Tribune's 'picture man' retires this week
WILLMAR — His work as one of the West Central Tribune’s news photographers made Ron Adams a familiar sight at local parades, school events and more.
His pictures — and, more recently, videos — appeared almost daily in the newspaper’s print edition and online.
This week Adams, 61, is trading in his camera for retirement and a full-time career as a painter.
His last day is Saturday. A farewell open house will be held from 1 to 3 p.m. Thursday at the Willmar Public Library.
Adams said he will miss his role as a window between readers and the community. “When you’re a photographer for a newspaper, you’re the face of the community,” he said.
He will also miss his co-workers in the newsroom.
“All of the reporters are like my best friends because I see them more than I see anybody else,” he said. “That’s going to be the hardest thing about leaving the fold. It is just like a family.”
“It has been my privilege to work with Ron with more than 12 years,” said Editor Kelly Boldan. “He has worked with dedication and consistency. His photography has played a major role in recording history in Willmar and the region for nearly two decades. He has left his mark.”
Adams has been with the Tribune for just a few months short of 20 years.
Art is his first love, going all the way back to high school when he began painting, but he learned early to appreciate the imagery of photography.
From small canvases to large murals, his paintings have always used photographs as the starting point. Wanting to use his own photos instead of someone else’s, he decided to pick up a camera and learn how to use it well. “It’s very important to have good images to work from,” he said.
He started working at the Tribune in 1994 as a part-time photographer. His tall, lanky figure soon became a fixture at local news events, especially on weekends. Schoolchildren referred to him as “the picture man.”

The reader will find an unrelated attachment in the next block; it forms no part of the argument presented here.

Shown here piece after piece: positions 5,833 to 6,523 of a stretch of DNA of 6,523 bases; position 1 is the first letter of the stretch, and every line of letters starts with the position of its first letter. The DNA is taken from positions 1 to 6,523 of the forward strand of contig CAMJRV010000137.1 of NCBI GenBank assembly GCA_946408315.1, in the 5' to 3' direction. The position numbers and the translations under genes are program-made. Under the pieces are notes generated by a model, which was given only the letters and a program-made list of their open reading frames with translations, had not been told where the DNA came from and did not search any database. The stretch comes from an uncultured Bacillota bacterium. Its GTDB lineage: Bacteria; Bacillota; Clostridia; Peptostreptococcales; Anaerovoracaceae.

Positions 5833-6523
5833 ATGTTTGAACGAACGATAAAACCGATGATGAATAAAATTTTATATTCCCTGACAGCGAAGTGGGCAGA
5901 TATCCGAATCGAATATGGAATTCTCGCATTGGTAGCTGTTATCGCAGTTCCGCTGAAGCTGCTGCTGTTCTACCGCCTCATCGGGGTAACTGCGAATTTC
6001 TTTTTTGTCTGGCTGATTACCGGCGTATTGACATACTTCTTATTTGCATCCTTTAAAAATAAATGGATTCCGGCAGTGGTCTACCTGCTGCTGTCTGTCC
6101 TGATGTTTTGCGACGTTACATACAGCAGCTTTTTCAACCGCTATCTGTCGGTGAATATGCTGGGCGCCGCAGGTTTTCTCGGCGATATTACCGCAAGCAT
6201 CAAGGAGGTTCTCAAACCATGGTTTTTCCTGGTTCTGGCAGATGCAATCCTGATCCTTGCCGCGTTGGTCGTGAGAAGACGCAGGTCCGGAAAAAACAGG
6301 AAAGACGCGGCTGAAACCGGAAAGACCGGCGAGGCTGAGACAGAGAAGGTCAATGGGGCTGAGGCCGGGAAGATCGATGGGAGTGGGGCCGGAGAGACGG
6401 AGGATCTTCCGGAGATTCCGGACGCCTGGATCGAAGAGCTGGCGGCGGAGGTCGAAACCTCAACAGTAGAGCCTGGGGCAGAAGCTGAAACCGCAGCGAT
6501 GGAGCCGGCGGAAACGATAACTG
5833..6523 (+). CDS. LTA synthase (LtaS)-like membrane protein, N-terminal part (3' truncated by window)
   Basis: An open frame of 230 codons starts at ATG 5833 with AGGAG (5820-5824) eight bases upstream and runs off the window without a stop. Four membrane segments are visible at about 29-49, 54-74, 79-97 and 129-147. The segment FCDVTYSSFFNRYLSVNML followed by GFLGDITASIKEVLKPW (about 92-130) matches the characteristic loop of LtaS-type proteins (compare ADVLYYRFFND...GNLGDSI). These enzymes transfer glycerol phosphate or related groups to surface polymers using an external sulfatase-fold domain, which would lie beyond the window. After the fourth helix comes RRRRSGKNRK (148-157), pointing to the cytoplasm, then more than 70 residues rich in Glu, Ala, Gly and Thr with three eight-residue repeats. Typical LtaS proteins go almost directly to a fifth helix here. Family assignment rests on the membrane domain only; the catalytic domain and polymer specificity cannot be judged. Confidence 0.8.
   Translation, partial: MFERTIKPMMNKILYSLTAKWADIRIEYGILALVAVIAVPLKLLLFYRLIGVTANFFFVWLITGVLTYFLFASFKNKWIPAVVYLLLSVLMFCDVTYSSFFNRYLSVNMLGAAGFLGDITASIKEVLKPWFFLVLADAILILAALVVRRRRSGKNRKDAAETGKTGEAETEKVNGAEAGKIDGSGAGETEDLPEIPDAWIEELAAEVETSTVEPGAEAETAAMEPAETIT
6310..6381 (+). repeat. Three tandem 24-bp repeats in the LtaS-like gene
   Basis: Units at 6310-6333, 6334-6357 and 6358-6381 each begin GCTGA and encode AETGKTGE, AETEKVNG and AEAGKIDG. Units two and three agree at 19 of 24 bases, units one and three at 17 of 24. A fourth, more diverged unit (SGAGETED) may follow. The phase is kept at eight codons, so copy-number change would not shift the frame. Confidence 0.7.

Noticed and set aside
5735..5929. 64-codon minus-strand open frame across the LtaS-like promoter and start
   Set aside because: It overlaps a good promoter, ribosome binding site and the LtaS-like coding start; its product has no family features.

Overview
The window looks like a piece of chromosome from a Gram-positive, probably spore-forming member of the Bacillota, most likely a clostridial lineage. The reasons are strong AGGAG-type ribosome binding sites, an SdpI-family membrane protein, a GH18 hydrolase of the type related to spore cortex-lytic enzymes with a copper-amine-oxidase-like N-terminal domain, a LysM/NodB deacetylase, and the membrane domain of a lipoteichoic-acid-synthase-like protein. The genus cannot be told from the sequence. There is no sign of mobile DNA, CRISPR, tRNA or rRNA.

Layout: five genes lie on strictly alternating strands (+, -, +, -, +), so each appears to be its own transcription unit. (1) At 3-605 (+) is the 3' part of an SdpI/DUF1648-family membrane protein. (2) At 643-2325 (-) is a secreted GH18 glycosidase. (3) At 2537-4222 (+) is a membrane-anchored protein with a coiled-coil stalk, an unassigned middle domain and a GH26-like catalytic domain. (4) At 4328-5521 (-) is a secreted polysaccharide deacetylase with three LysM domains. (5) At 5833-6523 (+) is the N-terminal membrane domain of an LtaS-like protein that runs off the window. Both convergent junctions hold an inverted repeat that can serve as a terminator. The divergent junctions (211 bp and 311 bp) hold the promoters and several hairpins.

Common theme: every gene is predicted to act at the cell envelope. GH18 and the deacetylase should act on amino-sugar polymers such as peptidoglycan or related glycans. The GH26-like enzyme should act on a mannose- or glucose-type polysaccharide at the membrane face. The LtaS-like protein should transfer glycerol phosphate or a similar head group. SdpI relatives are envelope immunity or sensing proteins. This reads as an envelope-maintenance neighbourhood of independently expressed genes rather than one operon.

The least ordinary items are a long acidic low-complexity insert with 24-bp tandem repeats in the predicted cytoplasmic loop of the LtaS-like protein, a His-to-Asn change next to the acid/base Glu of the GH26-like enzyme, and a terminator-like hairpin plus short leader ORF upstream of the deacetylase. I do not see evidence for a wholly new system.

“A lot of people know me on sight,” he said.
Kids and animals were two of his favorite photography subjects. One assignment that stands out in his memory was when a moose wandered into town and he was sent to take pictures. He also remembers being there to capture the moment when a pair of circus elephants at the fairgrounds was taken into Foot Lake for a dip.
“What stands out in my mind is when something really different occurs, like a swimming elephant,” he said.
More recently he branched out into video, earning a statewide third-place award from the Minnesota Newspaper Association last year for his video of a reconciliation ceremony on the 150th anniversary of the U.S.-Dakota War.
In between photo assignments that often took him on the road to area communities, Adams is diligent about walking his dachshund, Jimi, and continuing with his painting. His latest one-man show, an exhibit at North American State Bank, is open through Saturday.
Adams said he’s looking forward to concentrating full time on his art and becoming more active in the local arts community, especially now that he will no longer have to juggle studio time with a news photographer’s schedule.
He already has his first major retirement project lined up: a historic mural he has been commissioned to paint at the Kandiyohi County Health and Human Services Building. The project is being funded through a grant from the Southwest Minnesota Arts and Humanities Council and will probably take a year to complete.
“This has been a dream of mine for 20 years now,” he said.